SIUE biology professor collaborates with Ohio University professor to study plants in space

Biologists could soon know how plants react to a lack of gravity due to an experiment biology professor Darron Luesse will conduct with Ohio University professor Sarah Wyatt with the assistance of a nearly $400,000 grant from NASA.

Photo courtesy of Darron Luesse

The research, according to Luesse, will help understand basic biology, such as how plants sense gravity and why.

“They have all these cellular signals that occur that let them respond to the environment…,” Luesse said. “Gravity’s like this constant force that governs their architecture, the direction their branches grow…”

The first year of research under the two-year grant will consist of setting up the experiment and refining methods, but by the end of that year, Luesse said they hope to send the experiment to the International Space Station.

“Since NASA has retired their space shuttle it’s a little bit unclear,” Luesse said. “We’re kind of at the mercy of other countries taking things up there…”

The plant, Arabidopsis thaliana, more commonly known as Arabidopsis, is the “number one model organism for plants” and will be used in the experiment. Luesse said Arabidopsis is to plants what the fruit fly is to animals.

“It has no agricultural value whatsoever,” Luesse said. “[You] don’t make clothes out of it. The flowers are not pretty. You can’t eat it and you can’t smoke it… The good thing about it is it has a really tiny genome and we know the entire sequence of the genome.”

Having that information makes this experiment possible, according to Luesse.

Luesse and Wyatt will put roughly 1,300 Arabidopsis seeds, which are about the size of a grain of sand, into a petri dish that is secured in a BRIC, or biological research in canisters, then flown to space. Once in space, the seeds germinate and grow in the petri dish.

“While on board, the crew will add some fixative after they’ve grown for about five days… to freeze them in time, basically,” Luesse said, “and then they’ll get put in a freezer and hang out there until they fly back to earth and we will take them out of the petri dish, extract protein RNA from them and then send the protein off to be sequenced since there’s companies that do this kind of thing.”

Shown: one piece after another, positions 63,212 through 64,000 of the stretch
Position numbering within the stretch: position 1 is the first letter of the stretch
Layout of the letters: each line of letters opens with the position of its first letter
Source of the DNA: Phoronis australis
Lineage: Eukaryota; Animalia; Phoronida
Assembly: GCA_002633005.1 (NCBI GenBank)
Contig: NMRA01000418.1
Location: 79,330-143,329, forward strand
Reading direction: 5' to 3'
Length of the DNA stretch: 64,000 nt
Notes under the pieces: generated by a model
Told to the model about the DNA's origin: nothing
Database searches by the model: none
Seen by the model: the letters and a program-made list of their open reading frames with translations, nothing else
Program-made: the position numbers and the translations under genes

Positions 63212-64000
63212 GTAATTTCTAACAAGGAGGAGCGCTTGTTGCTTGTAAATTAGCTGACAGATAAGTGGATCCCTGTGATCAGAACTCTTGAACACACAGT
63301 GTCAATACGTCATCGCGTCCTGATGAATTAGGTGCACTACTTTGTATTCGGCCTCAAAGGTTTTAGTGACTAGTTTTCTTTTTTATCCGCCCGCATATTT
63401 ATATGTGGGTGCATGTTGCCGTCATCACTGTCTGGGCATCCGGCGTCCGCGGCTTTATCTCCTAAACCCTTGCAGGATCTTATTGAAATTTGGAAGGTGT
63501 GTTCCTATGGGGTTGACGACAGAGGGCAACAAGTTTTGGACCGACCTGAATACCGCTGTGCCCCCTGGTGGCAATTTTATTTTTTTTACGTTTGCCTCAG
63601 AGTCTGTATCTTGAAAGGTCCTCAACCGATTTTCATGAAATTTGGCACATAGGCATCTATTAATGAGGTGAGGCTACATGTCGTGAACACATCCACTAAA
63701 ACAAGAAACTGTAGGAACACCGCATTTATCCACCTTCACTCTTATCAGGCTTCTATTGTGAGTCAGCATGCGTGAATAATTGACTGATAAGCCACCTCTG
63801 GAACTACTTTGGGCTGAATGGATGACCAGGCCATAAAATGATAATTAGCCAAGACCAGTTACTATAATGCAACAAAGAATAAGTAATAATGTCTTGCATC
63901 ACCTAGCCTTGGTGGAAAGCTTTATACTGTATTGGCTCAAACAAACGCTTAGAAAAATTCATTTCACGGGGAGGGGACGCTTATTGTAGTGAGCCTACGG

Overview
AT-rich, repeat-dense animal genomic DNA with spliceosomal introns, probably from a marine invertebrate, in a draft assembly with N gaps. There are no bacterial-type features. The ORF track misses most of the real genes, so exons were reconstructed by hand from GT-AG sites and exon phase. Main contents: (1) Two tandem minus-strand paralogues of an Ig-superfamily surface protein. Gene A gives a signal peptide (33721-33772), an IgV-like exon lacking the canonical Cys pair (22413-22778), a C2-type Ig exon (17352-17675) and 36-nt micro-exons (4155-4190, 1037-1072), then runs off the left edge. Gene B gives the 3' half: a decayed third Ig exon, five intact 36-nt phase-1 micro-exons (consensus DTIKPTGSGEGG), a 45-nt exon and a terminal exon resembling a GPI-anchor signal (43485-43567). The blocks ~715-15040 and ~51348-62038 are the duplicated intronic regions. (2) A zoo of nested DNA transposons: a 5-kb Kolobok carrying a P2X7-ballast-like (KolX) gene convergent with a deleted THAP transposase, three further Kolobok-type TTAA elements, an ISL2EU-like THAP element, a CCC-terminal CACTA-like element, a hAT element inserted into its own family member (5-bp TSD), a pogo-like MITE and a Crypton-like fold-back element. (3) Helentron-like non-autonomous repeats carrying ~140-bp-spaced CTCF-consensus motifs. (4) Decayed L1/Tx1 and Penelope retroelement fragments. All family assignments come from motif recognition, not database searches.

Specifically, Luesse is working with proteomics and genomics. Proteomics is the study of protein structure and functions on a larger scale, while genomics looks at all of an organism’s genes.

“We’re looking at all the proteins [the plants are] turning on and this will kind of give us a clue as to how plants deal with not having gravity,” Luesse said. “Are they going to turn on proteins that are involved in stress responses?”

Once finding out that information, Luesse said they can compare the result and the sets of proteins activated when responding to gravity and conduct more experiments.

The next step, according to Luesse, is to use bioinformatics, which is a process of using computers to make gene networks, to look at which proteins the plant activates and align those proteins with the genes that are activated.

“Then [we will] also align them with what we know about proteins and genes being turned on and off on earth under different gravity conditions and try to figure out which ones control the other ones,” Luesse said.

That process is called bioinformatics, and Luesse said it is completed using computers to make the gene networks. Lastly, any genes Luesse and Wyatt discover will be studied more, which would involve attempting to create mutations or “knock out their function” to determine what happens to a plant when the protein does not work.

“The hope is that we learn enough about these things and then we get some specific genes that we can look at then we fly another experiment, maybe answer some more questions….,” Luesse said.

While people currently live on the International Space Station, Luesse said if people are sent to other planets to live for “any extended period of time,” they will have to bring plants with them for oxygen and food.

However, scientists do not know how plants will respond to that type of atmosphere. Just as humans are used to the earth’s gravity – what Luesse called “white noise in the background” – plants have the same perception.

Luesse said people have conducted experiments like his on earth “for a long time,” but by conducting the experiment in space, he can have a “no-gravity control.”

“When there’s no gravity, you kind of see what happens in the absence of it…,” Luesse said. “Plants are also going to be really important in space when you think about sustained life off of earth.”

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